In the years following World War II, the area surrounding Portland Place changed dramatically and re-emerged as a centre of medical practice. The Medical Society of London and the Royal Society of Medicine were two societies to take up premises nearby and Harley Street became world famous as a location for private healthcare. The Ciba Foundation, later known as the Novartis Foundation, moved into 41 Portland Place in 1947; and for over 50 years the Foundation hosted prestigious scientific events, meetings and symposia attended by some of the greatest medical scientists of the last century.
During the late 1950’s and early 1960’s the building suffered somewhat dramatically as a result of floods and fire. One of the floods that occurred during this time was actually a result of one of the guests (an acclaimed Professor) forgetting to turn off his running bath. As a result, the housekeeper’s quarters were completely ruined which meant all the paperwork related to previous and future bookings was completely destroyed.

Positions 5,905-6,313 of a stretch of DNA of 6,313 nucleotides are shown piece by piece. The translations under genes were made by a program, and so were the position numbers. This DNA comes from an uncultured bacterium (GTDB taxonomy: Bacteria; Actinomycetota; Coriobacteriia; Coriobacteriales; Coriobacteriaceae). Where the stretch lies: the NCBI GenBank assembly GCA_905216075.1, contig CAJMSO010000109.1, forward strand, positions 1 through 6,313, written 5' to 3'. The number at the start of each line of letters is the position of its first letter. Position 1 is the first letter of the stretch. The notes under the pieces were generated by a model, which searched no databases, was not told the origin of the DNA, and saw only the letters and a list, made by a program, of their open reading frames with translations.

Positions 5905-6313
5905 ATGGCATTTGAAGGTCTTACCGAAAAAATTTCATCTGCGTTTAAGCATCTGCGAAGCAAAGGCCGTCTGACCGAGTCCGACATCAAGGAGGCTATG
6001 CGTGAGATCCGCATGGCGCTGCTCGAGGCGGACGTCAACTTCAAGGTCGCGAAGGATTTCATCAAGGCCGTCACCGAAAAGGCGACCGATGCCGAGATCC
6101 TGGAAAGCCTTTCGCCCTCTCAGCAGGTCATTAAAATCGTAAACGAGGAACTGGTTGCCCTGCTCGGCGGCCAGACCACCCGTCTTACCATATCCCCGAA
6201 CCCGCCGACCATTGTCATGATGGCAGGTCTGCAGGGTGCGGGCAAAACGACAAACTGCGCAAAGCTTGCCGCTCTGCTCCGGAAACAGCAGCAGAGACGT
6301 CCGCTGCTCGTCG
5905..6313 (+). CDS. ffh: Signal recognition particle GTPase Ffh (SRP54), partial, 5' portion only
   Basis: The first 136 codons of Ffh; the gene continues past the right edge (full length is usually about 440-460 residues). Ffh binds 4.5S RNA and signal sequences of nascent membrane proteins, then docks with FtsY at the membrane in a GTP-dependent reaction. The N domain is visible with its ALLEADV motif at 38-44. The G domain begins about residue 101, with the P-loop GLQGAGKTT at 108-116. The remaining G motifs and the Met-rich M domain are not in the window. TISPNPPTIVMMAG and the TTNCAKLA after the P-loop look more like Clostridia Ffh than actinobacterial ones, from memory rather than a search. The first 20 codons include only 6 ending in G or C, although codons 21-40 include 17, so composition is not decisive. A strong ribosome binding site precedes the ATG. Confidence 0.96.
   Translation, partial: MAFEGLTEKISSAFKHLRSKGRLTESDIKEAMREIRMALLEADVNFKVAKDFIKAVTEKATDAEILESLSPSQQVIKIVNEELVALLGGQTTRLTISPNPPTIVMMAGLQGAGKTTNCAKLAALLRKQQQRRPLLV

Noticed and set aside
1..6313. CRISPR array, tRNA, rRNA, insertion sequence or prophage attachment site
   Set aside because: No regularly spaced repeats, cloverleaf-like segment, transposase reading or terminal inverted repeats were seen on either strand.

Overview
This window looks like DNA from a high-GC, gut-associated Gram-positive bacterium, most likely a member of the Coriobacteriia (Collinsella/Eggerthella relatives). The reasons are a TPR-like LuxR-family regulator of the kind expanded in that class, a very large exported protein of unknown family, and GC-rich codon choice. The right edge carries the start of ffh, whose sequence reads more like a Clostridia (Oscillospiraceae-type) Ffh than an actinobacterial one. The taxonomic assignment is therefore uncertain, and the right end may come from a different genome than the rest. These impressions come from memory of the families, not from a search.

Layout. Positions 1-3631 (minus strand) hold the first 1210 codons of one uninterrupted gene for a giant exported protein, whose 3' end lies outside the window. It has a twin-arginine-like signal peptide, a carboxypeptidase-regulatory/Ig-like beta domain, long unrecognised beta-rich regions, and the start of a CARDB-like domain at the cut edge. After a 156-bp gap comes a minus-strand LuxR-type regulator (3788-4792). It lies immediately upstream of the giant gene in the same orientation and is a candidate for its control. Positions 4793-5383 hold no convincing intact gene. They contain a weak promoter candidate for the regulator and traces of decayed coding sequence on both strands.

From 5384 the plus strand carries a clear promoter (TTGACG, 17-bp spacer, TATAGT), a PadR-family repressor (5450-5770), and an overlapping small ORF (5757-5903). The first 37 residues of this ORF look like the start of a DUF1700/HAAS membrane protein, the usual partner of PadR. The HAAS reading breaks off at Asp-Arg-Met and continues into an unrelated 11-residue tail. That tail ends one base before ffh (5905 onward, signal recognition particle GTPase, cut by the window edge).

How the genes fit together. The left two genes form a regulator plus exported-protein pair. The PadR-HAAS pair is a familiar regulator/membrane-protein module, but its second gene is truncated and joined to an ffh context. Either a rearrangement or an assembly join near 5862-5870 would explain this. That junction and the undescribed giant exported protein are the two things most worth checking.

There was also an incident in which one of the guests was found in the maid’s bathroom. There was speculation as to what he was doing there, however unfortunately not recorded.
The Academy of Medical Sciences